Can keeping kids active help virtual learning?

A UAB expert explains how you can help strengthen children’s attention during virtual learning.
Written by: Tehreem Khan
Media contact: Brianna Hoge

Lovely little sisters having jump rope games joyfully on the lawn in the parkAs novel coronavirus cases surged, many schools switched to virtual learning. While learning online helps lessons continue during the pandemic, students could face severe inactivity while learning from home, and a desk-bound learning system is leading to complex emotions such as anxiety, fear, loneliness and grief, experts say.

Sandra Sims, associate professor in the University of Alabama at Birmingham School of Education, suggests that an activity as simple as walking can help students.

“Walking around the house, up and down the stairs, marching in place is an easy activity and does not conflict with COVID-19 guidance for staying safe,” Sims said.

Physical activity and exercise can combat increasing disparities in children’s focus on learning and accelerate their academic progression.

Throughout the day, students should have several breaks to stretch their legs and increase their heart rate. To improve children’s academic performance, the Centers for Disease Control Physical Activity Guidelines states that children and adolescents ages 6 through 17 years should get at least 60 minutes of moderate- to vigorous-intensity physical activity each day.

Activity breaks after 50 minutes of continuous sitting are recommended, and physical activity breaks of five to 20 minutes can improve attention span, classroom behavior and achievement test scores, according to the CDC.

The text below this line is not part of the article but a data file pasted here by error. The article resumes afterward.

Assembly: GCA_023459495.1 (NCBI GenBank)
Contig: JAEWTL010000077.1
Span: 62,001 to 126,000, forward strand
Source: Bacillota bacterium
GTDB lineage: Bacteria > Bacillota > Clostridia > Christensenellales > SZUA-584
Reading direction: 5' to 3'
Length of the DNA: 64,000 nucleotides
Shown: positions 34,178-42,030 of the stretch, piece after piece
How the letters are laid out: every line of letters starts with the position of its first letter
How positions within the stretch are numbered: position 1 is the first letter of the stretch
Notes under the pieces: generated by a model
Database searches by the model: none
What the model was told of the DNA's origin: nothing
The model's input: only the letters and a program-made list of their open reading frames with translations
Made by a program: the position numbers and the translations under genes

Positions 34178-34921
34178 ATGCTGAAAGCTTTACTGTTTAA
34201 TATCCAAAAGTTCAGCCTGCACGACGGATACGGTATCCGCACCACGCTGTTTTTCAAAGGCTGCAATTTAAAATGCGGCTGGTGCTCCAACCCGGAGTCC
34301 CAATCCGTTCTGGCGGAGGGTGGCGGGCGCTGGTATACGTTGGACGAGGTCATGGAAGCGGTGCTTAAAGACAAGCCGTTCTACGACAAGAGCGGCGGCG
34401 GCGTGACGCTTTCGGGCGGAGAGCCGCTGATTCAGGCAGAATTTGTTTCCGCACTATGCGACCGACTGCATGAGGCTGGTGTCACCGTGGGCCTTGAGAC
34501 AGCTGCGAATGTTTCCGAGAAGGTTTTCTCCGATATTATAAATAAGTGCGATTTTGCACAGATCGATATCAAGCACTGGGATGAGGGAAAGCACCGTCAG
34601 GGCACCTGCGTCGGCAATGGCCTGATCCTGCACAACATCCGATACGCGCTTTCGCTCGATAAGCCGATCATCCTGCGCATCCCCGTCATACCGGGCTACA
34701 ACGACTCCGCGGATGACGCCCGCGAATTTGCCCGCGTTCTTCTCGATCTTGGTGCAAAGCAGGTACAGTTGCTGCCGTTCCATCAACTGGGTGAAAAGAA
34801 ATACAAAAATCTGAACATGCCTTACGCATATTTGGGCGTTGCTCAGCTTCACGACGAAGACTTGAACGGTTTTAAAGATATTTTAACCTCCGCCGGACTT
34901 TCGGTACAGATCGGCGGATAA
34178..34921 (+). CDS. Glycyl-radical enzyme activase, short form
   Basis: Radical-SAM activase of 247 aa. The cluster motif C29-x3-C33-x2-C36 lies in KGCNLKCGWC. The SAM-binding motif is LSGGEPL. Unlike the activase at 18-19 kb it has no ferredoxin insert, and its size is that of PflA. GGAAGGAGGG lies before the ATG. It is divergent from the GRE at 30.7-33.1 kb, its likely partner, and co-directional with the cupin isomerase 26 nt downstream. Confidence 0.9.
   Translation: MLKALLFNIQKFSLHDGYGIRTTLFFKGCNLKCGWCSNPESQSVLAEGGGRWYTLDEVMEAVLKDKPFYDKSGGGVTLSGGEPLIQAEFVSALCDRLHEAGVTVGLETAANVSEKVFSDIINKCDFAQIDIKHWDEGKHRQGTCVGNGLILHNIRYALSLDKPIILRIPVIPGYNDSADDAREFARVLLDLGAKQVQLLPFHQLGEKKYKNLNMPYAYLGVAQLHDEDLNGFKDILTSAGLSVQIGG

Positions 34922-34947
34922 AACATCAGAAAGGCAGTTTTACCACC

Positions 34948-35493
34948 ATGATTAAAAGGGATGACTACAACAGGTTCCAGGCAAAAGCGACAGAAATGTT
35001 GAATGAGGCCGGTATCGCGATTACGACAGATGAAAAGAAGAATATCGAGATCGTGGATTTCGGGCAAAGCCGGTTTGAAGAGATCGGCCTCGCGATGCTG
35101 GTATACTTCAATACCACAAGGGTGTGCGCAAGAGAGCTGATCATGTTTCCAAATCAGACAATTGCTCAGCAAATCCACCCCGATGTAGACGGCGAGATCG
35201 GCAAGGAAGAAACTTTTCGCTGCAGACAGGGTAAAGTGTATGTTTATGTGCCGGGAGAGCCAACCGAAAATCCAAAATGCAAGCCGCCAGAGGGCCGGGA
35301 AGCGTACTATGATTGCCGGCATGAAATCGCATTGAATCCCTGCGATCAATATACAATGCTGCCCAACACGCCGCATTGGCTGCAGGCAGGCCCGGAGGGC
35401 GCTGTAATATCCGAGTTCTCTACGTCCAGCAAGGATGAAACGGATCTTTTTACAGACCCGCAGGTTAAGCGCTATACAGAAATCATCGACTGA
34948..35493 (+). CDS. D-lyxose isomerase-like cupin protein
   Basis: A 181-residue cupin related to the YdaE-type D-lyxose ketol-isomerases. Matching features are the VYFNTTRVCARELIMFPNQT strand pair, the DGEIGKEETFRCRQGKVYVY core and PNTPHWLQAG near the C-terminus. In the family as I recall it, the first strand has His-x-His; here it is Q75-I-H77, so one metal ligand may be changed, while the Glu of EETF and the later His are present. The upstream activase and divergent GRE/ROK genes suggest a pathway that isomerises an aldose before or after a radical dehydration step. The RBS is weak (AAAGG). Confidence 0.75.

Play does not have to be structured and can be on land or in water — whatever the child enjoys. Allowing children the freedom to choose between physical activities will instigate a sense of enjoyment, fostering a healthy, active lifestyle.

“Children do what they see, so participating in physical activities as a whole family is helpful for children,” Sims said.

In addition to physical activities, parents can use school breaks to introduce balance activities to students.  

Balance is part of a child’s successful progression in fundamental development. Higher levels of balance can help reduce injuries in children, as well as increase their ability to participate in a variety of sports and activities. 

“Balance impacts many areas of motor skill development,” said Claire Mowling, Ed.D., assistant professor of kinesiology in the UAB School of Education. “Understanding center of gravity, line of gravity and base of support helps children make adjustments in the moment to maintain balance, thereby enhancing performance of motor skills.” 

Processed with VSCO with c6 preset“Young children, especially kindergarteners and first-graders, can practice balance by learning various bases of support through statue poses,” Mowling said. “They can progress through these movements by learning to achieve balance as their base is wider, more narrow, curled or twisted into different poses.” 

As children move into the upper elementary grades, educators can look at ways to balance on new bases, like a balance beam, or moving through various obstacle courses to teach balance while moving. Extensions on bases and learning to dismount using a balanced landing position should be achieved at this age level. 

Prioritizing physical activity in children during virtual learning should be a commitment from every school that is creating virtual platforms, Mowling says, and families need to encourage their children to take activity breaks. Everybody wins with this addition to virtual learning.